$ docker run -v $(pwd):/root/ private-net-docker init /root/genesis.json

-v $(pwd):/root/ — will synchronise foler /root/ inside container with our current hosts machine

init /root/genesis.json — the command init we're passing to Geth with an argument

Right now we have an .ethereum/ folder with content:

├── geth
│   ├── chaindata
│   │   ├── 000001.log
│   │   ├── CURRENT
│   │   ├── LOCK
│   │   ├── LOG
│   │   └── MANIFEST-000000
│   └── lightchaindata
│       ├── 000001.log
│       ├── CURRENT
│       ├── LOCK
│       ├── LOG
│       └── MANIFEST-000000
└── keystore

4 directories, 10 files

The geth folder contains blockchain files.

The keystore folder contains private keys encrypted by password. Let's generate a new wallet. More precisely a wallet it is just a private key because an address is a hash function from the public key (which is also a cryptographic function from a private key).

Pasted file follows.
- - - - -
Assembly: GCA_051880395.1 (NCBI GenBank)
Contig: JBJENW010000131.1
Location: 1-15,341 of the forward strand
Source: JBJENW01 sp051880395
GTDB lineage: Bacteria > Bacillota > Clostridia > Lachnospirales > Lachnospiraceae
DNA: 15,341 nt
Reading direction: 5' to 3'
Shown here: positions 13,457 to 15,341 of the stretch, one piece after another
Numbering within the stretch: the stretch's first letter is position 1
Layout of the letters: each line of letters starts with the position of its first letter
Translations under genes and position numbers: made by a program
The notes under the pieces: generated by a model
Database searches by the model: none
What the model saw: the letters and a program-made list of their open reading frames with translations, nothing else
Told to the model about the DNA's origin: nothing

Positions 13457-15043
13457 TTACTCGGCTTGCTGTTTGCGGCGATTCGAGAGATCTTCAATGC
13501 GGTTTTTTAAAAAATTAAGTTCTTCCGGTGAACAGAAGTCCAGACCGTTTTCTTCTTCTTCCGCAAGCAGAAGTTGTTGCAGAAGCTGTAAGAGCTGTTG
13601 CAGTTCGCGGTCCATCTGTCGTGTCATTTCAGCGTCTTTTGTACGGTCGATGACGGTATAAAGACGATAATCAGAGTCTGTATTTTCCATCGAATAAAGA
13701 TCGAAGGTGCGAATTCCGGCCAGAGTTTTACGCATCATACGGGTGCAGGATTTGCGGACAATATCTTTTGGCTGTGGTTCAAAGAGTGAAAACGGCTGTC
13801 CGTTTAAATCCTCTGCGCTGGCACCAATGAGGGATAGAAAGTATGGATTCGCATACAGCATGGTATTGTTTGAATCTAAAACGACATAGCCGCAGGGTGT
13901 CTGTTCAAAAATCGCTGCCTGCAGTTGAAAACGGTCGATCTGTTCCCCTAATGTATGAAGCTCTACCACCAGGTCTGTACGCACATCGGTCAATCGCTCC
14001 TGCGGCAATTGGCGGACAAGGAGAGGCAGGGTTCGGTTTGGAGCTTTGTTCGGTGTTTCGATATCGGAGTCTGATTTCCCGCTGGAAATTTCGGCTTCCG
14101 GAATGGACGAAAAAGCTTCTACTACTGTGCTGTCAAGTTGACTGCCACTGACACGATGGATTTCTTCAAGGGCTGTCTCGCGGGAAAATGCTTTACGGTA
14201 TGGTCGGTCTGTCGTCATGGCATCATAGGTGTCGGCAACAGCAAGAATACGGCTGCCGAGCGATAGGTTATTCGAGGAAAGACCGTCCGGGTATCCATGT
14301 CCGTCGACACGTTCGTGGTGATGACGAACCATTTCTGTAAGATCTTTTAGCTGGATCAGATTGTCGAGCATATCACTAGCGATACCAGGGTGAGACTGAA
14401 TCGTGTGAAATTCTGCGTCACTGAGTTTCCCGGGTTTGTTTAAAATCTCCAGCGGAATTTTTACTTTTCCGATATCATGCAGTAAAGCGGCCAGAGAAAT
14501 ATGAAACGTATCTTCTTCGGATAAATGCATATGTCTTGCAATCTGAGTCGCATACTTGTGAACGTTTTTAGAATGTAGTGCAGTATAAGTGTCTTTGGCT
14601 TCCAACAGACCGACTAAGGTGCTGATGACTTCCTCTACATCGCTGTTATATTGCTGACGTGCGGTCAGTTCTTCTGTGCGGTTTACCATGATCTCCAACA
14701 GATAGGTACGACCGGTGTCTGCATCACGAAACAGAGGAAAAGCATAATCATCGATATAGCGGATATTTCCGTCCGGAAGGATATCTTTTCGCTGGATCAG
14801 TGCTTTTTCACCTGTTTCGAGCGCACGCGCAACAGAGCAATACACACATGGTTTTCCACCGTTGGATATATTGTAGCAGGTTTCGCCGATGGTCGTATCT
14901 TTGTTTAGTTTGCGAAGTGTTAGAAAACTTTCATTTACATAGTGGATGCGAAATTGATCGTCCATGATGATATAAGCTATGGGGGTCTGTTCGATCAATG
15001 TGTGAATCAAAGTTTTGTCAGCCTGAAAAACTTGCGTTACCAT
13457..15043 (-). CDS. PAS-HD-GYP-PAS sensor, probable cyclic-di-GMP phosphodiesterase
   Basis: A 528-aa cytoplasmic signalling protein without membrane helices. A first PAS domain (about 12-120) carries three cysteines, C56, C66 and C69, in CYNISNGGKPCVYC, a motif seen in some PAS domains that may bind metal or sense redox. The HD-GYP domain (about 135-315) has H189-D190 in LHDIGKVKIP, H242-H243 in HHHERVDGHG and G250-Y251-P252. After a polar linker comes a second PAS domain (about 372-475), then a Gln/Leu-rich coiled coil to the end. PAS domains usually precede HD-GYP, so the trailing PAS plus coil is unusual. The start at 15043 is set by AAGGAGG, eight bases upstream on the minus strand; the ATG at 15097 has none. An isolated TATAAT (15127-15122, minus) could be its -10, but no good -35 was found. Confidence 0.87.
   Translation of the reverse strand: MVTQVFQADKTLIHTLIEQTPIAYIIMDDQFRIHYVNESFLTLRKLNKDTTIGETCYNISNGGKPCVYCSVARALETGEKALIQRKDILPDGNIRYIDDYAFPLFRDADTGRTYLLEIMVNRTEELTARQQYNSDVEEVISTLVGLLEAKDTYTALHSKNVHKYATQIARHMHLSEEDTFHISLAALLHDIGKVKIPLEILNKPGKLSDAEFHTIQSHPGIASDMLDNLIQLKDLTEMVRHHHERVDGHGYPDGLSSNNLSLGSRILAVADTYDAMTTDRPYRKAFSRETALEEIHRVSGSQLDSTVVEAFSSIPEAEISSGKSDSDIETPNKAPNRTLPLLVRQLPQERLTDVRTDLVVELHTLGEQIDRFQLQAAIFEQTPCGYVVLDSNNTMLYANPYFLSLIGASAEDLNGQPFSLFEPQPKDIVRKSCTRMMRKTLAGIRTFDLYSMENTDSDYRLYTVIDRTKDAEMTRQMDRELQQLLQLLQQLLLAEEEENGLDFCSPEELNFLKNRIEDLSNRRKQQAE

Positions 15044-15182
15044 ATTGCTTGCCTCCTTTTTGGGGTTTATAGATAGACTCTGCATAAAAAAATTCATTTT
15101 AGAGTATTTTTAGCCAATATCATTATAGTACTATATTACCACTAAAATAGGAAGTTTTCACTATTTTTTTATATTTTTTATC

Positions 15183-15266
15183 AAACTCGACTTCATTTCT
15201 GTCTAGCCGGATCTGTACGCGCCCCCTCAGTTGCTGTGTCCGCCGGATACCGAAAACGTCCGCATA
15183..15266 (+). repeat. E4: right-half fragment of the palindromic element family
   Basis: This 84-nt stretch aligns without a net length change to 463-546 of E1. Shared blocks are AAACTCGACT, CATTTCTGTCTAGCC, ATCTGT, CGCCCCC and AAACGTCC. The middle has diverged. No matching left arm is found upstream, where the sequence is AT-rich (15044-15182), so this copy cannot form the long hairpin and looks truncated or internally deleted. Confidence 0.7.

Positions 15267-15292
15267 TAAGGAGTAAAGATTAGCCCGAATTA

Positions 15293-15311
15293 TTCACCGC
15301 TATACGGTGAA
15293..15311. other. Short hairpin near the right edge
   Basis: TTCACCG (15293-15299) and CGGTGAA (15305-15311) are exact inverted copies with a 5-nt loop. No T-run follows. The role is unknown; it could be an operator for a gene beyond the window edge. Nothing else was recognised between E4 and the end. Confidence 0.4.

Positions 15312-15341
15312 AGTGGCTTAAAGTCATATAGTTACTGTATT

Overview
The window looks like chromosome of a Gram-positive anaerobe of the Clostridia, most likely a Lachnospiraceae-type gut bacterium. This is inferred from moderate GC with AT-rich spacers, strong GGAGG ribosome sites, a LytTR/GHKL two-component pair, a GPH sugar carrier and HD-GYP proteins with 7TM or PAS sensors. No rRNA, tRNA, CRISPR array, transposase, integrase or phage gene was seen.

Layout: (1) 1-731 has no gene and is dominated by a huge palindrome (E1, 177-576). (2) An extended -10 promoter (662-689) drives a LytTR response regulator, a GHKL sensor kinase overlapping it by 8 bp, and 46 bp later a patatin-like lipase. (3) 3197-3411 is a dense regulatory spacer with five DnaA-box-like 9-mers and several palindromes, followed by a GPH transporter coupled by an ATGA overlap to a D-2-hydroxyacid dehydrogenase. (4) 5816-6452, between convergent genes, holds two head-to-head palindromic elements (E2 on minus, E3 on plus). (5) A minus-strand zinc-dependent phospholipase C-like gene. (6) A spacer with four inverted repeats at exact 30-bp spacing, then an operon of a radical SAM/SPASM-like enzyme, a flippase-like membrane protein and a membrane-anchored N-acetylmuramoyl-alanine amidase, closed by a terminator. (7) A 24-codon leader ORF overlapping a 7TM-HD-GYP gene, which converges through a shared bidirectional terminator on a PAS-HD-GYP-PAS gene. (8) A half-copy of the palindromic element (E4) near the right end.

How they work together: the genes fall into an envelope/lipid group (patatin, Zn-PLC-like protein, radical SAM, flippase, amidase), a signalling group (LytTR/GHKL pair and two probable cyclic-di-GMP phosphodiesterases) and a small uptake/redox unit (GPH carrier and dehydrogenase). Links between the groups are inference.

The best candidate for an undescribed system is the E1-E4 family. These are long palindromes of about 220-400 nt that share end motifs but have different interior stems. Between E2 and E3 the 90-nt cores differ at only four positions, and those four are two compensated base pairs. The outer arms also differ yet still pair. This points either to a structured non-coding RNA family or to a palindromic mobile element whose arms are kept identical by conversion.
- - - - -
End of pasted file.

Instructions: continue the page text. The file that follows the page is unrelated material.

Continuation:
$ docker run -v $(pwd):/root/ -it private-net-docker account new The current command will ask you to type your passphrase and use it as a secret key to encrypt your wallet file.

Let's create a wallet

$ docker run -v (pwd):/root/ -it private-net-docker account new

Your new account is locked with a password. Please give a password. Do not forget this password.
Repeat passphrase:
Address: {9bd431ec62f0d581872bc610f2b74f0b6eeb1d06}

If we take a look at our wallet file, we'll see (passphrase is "test"):

$ cat .ethereum/keystore/UTC--2018-01-24T17-32-52.514528177Z--9bd431ec62f0d581872bc610f2b74f0b6eeb1d06

    "address": "9bd431ec62f0d581872bc610f2b74f0b6eeb1d06",
    "crypto": {
        "cipher": "aes-128-ctr",
        "ciphertext": "f3ee7771de9862ce4e1ad1fdc46921d63294196f49192b4f174e629c7efeaa06",
        "cipherparams": {